Abstract P24: Perfluorocarbon-Induced Intra-Arrest Hypothermia Does Not Improve Survival in a Swine Model of Asphyxial Cardiac Arrest/Pulseless Electrical Activity
Background Pulseless electrical activity (PEA) is an important cause of cardiac arrest in pediatric and adult populations. Induction of rapid intra-arrest hypothermia improves resuscitation success in experimental models of ventricular fibrillation (VF) cardiac arrest. Our purpose was to determine if rapid induction of hypothermia with a cold perfluorocarbon (PFC)-based total liquid ventilation (TLV) system would also improve resuscitation in a swine model of asphyxial cardiac arrest/PEA.
Methods Twenty swine were randomly assigned to control (C, no ventilation, n=11) or TLV with precooled (2°C) PFC (n=9) groups. Asphyxia was induced by insertion of a rubber stopper into the endotracheal tube (ET). The asphyxial phase was continued in both groups until the loss of aortic pulsations (LOAP) was reached, defined as a pulse pressure less than 2mmHg. The TLV animals underwent asphyxial arrest for an additional 2 minutes after LOAP, followed by 3 minutes of PFC induced hypothermia, prior to starting CPR. The cold PFCs were preoxygenated for 2 minutes. The C animals underwent 5 minutes of post-LOAP asphyxia. Both groups then underwent CPR for at least 11 minutes or until success improbable. The endpoint of resuscitation was the resumption of spontaneous circulation (ROSC), defined as an unassisted peak systolic arterial pressure > 60 mmHg maintained for 10 minutes.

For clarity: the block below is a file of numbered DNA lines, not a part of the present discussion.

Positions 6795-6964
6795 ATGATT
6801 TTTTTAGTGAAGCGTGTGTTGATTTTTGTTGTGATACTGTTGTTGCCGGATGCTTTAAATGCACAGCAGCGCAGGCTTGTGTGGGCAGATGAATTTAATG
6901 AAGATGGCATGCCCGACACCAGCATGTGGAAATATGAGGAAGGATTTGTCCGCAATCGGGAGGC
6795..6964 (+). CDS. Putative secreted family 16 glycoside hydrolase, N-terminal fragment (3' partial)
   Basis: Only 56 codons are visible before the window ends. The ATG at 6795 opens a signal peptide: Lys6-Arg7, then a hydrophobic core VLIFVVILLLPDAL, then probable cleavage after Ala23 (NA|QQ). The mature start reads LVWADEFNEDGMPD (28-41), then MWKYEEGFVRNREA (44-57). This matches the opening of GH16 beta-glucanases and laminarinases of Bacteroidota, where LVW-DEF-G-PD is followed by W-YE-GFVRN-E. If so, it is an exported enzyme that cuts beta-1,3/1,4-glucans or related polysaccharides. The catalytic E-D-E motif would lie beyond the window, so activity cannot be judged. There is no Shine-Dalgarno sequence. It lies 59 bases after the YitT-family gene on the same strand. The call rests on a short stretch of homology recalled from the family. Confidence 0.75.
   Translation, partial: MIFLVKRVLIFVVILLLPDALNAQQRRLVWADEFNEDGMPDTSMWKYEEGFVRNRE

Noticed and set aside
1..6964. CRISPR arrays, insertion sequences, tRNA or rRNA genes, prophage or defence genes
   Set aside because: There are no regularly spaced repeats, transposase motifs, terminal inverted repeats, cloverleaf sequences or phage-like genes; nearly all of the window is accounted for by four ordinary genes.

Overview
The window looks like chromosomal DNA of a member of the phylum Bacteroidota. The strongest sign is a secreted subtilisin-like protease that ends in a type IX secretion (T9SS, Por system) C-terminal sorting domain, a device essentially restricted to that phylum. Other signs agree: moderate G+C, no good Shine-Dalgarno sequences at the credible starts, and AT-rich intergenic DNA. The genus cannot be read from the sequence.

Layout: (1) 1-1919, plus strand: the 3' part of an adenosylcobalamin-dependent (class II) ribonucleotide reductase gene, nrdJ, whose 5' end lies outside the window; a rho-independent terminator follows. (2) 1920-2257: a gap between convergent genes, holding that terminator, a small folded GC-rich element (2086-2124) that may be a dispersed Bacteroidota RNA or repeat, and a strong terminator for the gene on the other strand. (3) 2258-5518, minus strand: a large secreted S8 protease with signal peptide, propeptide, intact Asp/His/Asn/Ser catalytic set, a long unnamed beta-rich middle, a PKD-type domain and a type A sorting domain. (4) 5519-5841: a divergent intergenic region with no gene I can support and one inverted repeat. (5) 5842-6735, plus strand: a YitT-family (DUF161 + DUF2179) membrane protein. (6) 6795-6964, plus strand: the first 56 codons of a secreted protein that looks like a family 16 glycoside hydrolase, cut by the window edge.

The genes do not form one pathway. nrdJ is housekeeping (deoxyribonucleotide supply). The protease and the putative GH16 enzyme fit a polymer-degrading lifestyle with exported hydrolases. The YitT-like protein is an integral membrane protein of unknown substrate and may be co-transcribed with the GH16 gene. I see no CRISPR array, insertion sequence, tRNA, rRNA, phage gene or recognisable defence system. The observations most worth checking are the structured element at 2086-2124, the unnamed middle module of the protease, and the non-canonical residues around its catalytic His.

Results All 20 animals demonstrated PEA at the end of the asphyxial phase. Seven of 9 animals achieved ROSC in the TLV group vs. 5 of 11 in the C group (p=0.2). The mean pulmonary arterial (PA) temperature was lower in TLV animals starting 4 minutes after induction of hypothermia (TLV 36.3 ± SE 0.18 vs. C 38.1±0.16°C, p<0.0001). This PA temperature difference was sustained for the remainder of the CPR phase. Arterial pO2 was higher in TLV animals at 2.5 minutes of CPR (TLV 76±12 vs. C 44±2 mmHg; p=0.03). Mean coronary perfusion pressure during CPR (TLV 9.8±1.9 vs. C 9.7±1.4mmHg) did not differ between the two groups.
Conclusion Induction of moderate hypothermia using PFC-based TLV did not improve ROSC success in this swine model of asphyxial cardiac arrest/PEA, unlike prior VF arrest models. Greater depth and/or duration of hypothermia might yield better results.